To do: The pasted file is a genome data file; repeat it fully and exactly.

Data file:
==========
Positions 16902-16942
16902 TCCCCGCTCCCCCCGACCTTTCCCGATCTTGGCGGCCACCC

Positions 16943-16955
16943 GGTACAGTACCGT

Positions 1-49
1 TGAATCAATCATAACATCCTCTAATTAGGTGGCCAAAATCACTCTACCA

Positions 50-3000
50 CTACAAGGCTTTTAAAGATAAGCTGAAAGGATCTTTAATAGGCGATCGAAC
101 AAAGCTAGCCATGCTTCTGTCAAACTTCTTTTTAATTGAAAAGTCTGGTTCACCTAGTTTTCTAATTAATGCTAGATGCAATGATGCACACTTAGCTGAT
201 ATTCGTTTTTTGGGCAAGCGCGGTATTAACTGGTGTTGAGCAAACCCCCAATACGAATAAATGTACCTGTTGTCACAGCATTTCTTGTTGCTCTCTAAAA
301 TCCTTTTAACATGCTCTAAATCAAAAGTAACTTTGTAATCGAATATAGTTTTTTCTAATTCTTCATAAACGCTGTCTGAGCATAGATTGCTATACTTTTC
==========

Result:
Positions 16902-16942
16902 TCCCCGCTCCCCCCGACCTTTCCCGATCTTGGCGGCCACCC

Positions 16943-16955
16943 GGTACAGTACCGT

Positions 1-49
1 TGAATCAATCATAACATCCTCTAATTAGGTGGCCAAAATCACTCTACCA

Positions 50-3000
50 CTACAAGGCTTTTAAAGATAAGCTGAAAGGATCTTTAATAGGCGATCGAAC
101 AAAGCTAGCCATGCTTCTGTCAAACTTCTTTTTAATTGAAAAGTCTGGTTCACCTAGTTTTCTAATTAATGCTAGATGCAATGATGCACACTTAGCTGAT
201 ATTCGTTTTTTGGGCAAGCGCGGTATTAACTGGTGTTGAGCAAACCCCCAATACGAATAAATGTACCTGTTGTCACAGCATTTCTTGTTGCTCTCTAAAA
301 TCCTTTTAACATGCTCTAAATCAAAAGTAACTTTGTAATCGAATATAGTTTTTTCTAATTCTTCATAAACGCTGTCTGAGCATAGATTGCTATACTTTTC